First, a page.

But Minister of Budget and National Planning, Udoma, in a statement by his media adviser, Mr. James Akpandem, said it was evident that the implementation of the targeted policies and programmes of the Economic Recovery and Growth Plan (ERGP) were yielding positive results.
The minister said he was happy to see that the Nigerian economy had continued to register positive growth in the first and second quarters of the year in spite of the security and other challenges faced by the country.
He emphasised that the focus of the ERGP is on diversifying the economy away from dependence on the oil and gas sector and was encouraged that efforts are yielding fruits by the continuing growth in the non-oil sector.
The minister noted that this 2.05 per cent growth in the non-oil sector represents the strongest growth in the non-oil GDP since the fourth quarter of 2015.
However, the minister decried the fact that there was a slight drop in real GDP growth rate for the second quarter principally as a result of the contraction in the oil sector.
“The oil and gas sector contracted by -3.95 per cent in the second quarter of 2018 compared to a growth rate of 14.77 per cent recorded in the first quarter of 2018 and 3.53 per cent in the corresponding period in 2017,” Udoma stated.
However, the minister noted that the contraction in the crude oil and gas sectors was attributable to some production issues which are being addressed by the Nigerian National Petroleum Corporation (NNPC).
The minister added: “For instance, average crude oil production was only 1.84 million barrels a day in Q2 2018 as opposed to an average production of two million barrels a day in Q1 2018.”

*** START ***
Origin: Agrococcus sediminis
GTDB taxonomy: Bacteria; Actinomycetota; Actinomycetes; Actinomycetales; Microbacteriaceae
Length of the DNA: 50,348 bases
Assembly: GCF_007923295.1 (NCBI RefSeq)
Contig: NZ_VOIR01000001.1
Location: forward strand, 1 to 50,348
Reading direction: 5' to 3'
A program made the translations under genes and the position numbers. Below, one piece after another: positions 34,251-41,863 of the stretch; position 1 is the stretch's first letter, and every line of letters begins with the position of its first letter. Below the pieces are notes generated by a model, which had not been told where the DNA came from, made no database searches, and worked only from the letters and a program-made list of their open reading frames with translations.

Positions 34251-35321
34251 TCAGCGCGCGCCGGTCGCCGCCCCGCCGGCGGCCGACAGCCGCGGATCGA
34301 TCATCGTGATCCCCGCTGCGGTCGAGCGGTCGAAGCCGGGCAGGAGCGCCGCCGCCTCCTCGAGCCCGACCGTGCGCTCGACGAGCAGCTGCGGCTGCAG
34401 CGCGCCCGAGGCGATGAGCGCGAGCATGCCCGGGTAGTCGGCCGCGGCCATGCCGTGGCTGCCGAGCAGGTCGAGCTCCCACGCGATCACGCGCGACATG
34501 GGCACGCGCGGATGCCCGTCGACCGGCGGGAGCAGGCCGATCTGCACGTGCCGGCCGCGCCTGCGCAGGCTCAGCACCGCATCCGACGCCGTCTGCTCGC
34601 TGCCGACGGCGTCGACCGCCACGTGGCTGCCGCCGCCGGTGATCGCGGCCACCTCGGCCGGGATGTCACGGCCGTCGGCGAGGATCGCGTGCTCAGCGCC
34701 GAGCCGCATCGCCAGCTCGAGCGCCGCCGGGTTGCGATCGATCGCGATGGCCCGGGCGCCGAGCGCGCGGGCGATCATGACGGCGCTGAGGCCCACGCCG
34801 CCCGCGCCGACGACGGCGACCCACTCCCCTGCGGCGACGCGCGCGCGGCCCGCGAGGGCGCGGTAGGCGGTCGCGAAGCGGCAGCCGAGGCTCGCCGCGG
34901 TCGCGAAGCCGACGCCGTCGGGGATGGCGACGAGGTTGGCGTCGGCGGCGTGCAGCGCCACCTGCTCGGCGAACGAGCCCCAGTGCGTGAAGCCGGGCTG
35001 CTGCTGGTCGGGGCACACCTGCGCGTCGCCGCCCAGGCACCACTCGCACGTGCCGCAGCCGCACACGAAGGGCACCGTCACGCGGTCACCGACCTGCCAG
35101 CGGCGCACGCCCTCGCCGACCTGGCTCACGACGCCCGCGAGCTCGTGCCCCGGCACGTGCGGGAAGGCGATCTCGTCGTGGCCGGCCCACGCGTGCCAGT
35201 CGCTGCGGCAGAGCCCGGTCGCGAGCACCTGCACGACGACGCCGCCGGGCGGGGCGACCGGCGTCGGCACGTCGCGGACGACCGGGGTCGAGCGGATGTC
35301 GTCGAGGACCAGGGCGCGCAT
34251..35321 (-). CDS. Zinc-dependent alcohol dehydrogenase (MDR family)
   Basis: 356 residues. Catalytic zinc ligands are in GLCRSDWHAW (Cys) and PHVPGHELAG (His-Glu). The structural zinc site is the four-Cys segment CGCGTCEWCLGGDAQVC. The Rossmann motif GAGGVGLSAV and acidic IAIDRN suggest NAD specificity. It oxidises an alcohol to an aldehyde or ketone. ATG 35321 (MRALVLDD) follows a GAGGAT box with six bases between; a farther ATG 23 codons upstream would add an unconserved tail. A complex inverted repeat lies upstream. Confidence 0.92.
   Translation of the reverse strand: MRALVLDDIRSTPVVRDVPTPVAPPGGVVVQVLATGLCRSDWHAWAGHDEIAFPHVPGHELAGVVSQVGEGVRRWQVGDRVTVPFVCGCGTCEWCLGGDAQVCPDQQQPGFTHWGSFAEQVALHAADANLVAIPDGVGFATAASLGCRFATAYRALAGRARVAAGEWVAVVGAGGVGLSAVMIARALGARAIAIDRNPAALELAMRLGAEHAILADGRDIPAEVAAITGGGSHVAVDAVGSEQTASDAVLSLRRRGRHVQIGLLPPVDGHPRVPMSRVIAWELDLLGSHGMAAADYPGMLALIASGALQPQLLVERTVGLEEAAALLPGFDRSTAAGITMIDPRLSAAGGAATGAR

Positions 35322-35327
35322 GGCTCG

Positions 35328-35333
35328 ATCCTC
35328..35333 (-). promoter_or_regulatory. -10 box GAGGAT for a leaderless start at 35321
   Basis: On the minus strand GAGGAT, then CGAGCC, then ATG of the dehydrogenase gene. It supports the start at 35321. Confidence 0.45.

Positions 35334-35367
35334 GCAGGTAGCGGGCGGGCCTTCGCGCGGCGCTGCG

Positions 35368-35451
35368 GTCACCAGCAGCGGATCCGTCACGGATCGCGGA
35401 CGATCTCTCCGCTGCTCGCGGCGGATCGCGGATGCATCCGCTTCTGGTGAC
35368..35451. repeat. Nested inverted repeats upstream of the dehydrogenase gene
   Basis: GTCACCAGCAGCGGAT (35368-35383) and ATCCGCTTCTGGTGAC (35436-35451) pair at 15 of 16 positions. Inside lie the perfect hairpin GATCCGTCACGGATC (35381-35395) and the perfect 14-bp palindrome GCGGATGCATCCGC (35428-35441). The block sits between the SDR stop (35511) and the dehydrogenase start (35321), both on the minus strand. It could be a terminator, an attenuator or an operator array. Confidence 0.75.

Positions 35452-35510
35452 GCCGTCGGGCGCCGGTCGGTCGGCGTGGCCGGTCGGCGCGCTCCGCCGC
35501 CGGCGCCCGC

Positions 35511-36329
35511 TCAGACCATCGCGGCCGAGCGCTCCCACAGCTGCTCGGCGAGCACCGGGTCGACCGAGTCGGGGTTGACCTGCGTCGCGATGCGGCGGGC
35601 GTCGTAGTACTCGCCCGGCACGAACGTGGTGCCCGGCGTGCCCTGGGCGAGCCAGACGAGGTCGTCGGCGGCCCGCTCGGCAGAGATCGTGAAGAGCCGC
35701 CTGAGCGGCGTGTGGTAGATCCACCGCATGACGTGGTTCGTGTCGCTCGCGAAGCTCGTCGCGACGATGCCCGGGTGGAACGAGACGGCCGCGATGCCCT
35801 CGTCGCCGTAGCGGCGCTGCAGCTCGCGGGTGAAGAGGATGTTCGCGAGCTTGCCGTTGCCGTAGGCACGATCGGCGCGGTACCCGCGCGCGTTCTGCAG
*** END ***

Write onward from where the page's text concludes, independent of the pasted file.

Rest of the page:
He was optimistic that once these issues are addressed, the nation should be able to, once more, achieve positive growth in the oil and gas sector, emphasising that the Nigerian economy needs growth from both the oil, as well as the non-oil sectors, to achieve its ERGP growth targets.
“Another area of concern for government was the slightly weaker growth in the agriculture sector which slowed to 1.19 per cent in the second quarter in 2018 compared to three per cent in the first quarter of 2018.This is partly attributable to security challenges mainly in the North-east and North-central zones,” he explained.
He further stated that the security challenge affected activities of farmers with the resultant impact on commodity output, indicating that the various measures being taken by government to tackle the situation is already reducing incidents of violent conflicts and other disruptions to farming activity.
The minister said he expected to see a rebound in growth in the agriculture sector in subsequent quarters, adding that he was also pleased to see that industry has continued to maintain a positive growth rate as a result of the performance of manufacturing and solid minerals which retained positive growth of 0.68 per cent and 5.24 per cent respectively in the second quarter of 2018.
“The total value of capital importation into Nigeria stood at $ 5.5 billion in the second quarter of 2018, representing a 207.62 per cent increase compared to the second quarter of 2017,” he said.
While capital importation declined slightly in the second quarter of 2018, the total for the first half of 2018 at $11.8 billion represented the highest half year capital importation since 2014, indicating increasing confidence in the Nigerian economy, he pointed out.
He was optimistic that as the federal government intensifies its activities in the implementation of the ERGP, the economy would sustain the growth momentum.